Hoping to spur debate about income inequality, as “An Inconvenient Truth” did over climate change, Jacob Kornbluth’s “Inequality for All” listens intently as former Labor Secretary Robert Reich recounts the history of America’s rich/poor divide and argues that the status quo is destroying our nation. Kornbluth has it easier than Al Gore and Davis Guggenheim did on the environmental film: Here, the job is not to convince us of something many Americans don’t want to believe, but to address something we all know is happening and nail down just how bad it really is. Judging from the pit left in a viewer’s stomach, it does the job pretty well. The trouble will be influencing those who make policy.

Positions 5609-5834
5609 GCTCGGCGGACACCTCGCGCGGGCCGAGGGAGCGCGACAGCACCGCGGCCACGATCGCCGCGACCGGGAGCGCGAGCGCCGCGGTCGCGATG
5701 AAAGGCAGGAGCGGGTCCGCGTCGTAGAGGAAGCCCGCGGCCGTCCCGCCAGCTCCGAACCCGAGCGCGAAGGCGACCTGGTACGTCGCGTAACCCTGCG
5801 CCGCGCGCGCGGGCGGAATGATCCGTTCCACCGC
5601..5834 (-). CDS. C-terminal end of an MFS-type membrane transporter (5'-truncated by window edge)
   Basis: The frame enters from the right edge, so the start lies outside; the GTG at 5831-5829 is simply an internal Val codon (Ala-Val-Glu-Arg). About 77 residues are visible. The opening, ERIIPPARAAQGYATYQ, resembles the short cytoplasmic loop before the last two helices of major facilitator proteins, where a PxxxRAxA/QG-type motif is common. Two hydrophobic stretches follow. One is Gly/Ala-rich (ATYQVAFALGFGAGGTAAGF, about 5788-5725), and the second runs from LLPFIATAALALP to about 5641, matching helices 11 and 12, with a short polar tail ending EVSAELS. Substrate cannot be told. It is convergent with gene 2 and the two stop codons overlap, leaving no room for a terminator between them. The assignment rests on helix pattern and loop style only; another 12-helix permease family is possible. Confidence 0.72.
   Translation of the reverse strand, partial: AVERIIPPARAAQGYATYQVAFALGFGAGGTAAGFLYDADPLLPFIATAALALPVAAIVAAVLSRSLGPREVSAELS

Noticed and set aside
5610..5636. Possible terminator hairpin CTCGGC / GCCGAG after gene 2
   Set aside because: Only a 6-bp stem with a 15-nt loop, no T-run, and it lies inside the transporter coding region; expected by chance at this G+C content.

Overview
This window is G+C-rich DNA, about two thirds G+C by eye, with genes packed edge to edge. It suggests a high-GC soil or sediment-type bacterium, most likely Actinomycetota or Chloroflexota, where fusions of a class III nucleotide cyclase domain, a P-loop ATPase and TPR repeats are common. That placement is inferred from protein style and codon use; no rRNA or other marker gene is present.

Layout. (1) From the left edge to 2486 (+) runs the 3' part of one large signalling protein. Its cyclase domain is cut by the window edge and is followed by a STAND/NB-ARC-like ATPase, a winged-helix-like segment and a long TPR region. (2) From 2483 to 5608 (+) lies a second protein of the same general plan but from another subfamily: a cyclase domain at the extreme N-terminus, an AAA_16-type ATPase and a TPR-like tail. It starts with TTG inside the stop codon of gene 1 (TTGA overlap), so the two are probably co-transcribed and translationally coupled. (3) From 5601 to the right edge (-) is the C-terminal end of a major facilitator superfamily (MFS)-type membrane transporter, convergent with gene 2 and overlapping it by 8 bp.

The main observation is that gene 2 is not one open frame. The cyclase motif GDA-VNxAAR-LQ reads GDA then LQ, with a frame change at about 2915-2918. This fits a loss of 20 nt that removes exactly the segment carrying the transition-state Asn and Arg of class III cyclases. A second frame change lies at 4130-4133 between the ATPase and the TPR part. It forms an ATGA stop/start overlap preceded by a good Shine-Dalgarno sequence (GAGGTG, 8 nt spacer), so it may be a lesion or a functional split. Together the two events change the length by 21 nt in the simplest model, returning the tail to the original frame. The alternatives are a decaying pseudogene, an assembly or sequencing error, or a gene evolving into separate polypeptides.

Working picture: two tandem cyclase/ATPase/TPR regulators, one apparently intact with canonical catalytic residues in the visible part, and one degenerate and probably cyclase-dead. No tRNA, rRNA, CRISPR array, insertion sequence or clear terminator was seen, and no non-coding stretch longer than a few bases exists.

Like “Truth,” this film avoids the familiar impartial-arbiter mode of documentary filmmaking and adopts a single perspective as its own. (Viewers will not, in other words, hear from any Gordon Gekko types arguing that wealth belongs to those who can take it.) Both films pair bits of biographical color with footage of well-polished lectures, bringing in just enough outside material to make them feel like real movies.